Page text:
Tuesday, May 20, 2008

Kentucky and Oregon

In the next hour, we'll start to see results from Kentucky, with Oregon a bit less than 6 hours away. While it's now clear that Hillary will stay in for the last three primaries ending June 3, and for the DNC Rules Committee meeting on May 31 that will decide the fate of Michigan and Florida delegations, Obama will almost certainly have gained a majority of pledged delegates, whether you count all states excluding MI and FL or, likely, even if you include them. No one from the Obama camp, or from the Democratic powers that be will tell Hillary to step down until after June 3, but Hillary will lose all credibility if she doesn't concede shortly after the last primary.

In Kentucky, don't be fooled by early returns, which will start rolling in around 3:30 Pacific Time. Because of the time zone split in Kentucky, early results will mostly reflect returns from Louisville in the eastern half of the state. Western Kentucky is demographically pretty similar to West Virginia, so when those returns get factored, Obama will be lucky to crack 30%. Kentucky polling has been remarkably consistent at showing Hillary performing in the low-60s. The rest goes to Edwards, who as in WV remains on the ballot, and "Uncommitted," which is actually an option on the Kentucky ballot.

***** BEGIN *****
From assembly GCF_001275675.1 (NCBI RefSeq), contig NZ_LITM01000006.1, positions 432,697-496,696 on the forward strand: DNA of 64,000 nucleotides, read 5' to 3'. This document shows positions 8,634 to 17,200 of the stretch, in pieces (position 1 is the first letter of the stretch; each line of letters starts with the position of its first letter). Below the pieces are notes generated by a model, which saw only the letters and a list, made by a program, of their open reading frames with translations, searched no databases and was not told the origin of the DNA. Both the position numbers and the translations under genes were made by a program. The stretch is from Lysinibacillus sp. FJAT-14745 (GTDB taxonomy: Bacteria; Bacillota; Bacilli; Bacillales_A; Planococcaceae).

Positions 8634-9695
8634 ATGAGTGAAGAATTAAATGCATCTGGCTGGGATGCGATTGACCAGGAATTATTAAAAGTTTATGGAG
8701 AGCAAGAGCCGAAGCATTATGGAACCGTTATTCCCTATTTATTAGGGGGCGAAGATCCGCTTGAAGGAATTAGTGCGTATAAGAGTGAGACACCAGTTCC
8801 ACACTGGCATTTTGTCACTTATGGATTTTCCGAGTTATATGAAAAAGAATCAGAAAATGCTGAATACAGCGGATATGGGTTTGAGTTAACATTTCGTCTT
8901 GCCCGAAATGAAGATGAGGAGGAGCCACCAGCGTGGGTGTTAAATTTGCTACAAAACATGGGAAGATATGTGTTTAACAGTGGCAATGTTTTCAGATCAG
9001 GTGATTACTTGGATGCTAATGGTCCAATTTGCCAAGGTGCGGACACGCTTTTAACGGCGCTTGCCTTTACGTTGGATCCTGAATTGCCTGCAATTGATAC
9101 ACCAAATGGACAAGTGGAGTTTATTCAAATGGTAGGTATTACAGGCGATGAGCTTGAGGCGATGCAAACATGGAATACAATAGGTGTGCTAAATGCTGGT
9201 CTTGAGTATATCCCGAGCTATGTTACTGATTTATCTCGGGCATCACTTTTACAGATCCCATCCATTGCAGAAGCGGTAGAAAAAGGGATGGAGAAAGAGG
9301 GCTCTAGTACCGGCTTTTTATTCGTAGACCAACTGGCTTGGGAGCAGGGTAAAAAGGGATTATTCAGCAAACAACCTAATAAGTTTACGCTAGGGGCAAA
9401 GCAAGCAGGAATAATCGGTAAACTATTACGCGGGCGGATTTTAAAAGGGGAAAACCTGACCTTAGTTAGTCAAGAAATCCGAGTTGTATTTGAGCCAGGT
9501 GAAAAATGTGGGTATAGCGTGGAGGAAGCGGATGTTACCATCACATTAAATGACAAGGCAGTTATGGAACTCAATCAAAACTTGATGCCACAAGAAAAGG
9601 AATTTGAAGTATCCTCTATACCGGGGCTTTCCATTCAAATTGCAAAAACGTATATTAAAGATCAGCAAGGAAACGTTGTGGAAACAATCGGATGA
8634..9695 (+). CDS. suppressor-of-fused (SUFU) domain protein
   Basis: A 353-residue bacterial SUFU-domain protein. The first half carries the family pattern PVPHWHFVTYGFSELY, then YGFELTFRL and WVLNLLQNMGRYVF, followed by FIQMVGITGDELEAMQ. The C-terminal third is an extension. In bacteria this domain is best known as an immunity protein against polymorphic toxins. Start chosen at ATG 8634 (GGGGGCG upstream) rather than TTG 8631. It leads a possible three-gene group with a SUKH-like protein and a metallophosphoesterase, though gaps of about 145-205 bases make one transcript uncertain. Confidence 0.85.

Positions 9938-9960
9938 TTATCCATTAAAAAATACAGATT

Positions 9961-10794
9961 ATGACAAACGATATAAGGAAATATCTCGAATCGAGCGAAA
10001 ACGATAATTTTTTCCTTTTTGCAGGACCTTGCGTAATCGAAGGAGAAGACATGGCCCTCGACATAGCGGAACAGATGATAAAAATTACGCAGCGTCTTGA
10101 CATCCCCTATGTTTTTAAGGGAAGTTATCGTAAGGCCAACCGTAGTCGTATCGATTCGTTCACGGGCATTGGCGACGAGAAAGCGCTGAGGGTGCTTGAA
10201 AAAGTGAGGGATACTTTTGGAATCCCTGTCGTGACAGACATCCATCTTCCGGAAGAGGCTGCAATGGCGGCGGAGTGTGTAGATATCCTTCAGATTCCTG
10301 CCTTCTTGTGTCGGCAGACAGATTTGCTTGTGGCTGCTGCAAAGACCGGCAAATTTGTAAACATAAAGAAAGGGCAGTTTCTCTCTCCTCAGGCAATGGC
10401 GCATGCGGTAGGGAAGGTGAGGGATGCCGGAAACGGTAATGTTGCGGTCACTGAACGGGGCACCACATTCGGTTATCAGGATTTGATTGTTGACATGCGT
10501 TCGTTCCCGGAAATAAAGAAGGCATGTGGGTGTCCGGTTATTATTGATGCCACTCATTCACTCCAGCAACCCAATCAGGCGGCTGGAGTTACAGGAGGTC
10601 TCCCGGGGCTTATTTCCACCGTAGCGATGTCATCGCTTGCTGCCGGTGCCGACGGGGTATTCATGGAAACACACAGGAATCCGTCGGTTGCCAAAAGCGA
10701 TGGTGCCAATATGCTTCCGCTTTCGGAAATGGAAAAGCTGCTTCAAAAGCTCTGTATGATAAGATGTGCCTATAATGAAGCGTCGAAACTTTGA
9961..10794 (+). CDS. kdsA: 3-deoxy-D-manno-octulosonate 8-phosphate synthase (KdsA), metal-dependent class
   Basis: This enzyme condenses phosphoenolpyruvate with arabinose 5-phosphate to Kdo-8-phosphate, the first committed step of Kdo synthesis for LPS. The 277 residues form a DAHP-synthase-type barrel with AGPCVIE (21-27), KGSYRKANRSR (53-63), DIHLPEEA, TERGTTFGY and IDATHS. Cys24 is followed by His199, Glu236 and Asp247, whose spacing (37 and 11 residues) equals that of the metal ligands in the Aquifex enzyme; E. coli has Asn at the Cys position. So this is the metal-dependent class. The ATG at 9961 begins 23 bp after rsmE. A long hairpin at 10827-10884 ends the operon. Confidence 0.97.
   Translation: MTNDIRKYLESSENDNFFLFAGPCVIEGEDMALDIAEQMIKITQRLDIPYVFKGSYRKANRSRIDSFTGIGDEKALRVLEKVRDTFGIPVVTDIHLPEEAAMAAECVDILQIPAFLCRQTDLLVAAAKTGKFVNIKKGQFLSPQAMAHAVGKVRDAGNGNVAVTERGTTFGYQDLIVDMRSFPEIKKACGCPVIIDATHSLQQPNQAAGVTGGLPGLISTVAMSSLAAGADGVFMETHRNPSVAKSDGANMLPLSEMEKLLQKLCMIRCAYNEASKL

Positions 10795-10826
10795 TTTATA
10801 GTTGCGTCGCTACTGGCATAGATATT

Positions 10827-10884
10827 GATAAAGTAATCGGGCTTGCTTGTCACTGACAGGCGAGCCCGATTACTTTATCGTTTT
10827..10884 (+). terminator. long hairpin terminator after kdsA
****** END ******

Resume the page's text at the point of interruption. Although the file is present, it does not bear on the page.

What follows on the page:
In Oregon's all-mail balloting, ballots have to be turned in by 8pm. Counting actually started this morning. So, we'll know the first results, mostly from the heavily Obama-favored Portland area right at 8pm PDT. Those early results are likely to get watered down a bit (or maybe not), but expect the final results to give Obama somewhere between 54 and 64% of the vote.

If all goes as expected, the meme that will enshroud the airwaves and print media is that it's all over, Obama is the nominee no matter what happens with FL and MI, but the Kentucky results show that Obama continues to have troubles gaining the vote of working-class whites (conveniently ignoring the fact that OR is almost as blue collar as KY and probably whiter). But, if all goes expected tonight, or if it's any better than expected, Obama may well get the superdelegates he needs to declare victory on June 3, or even earlier.

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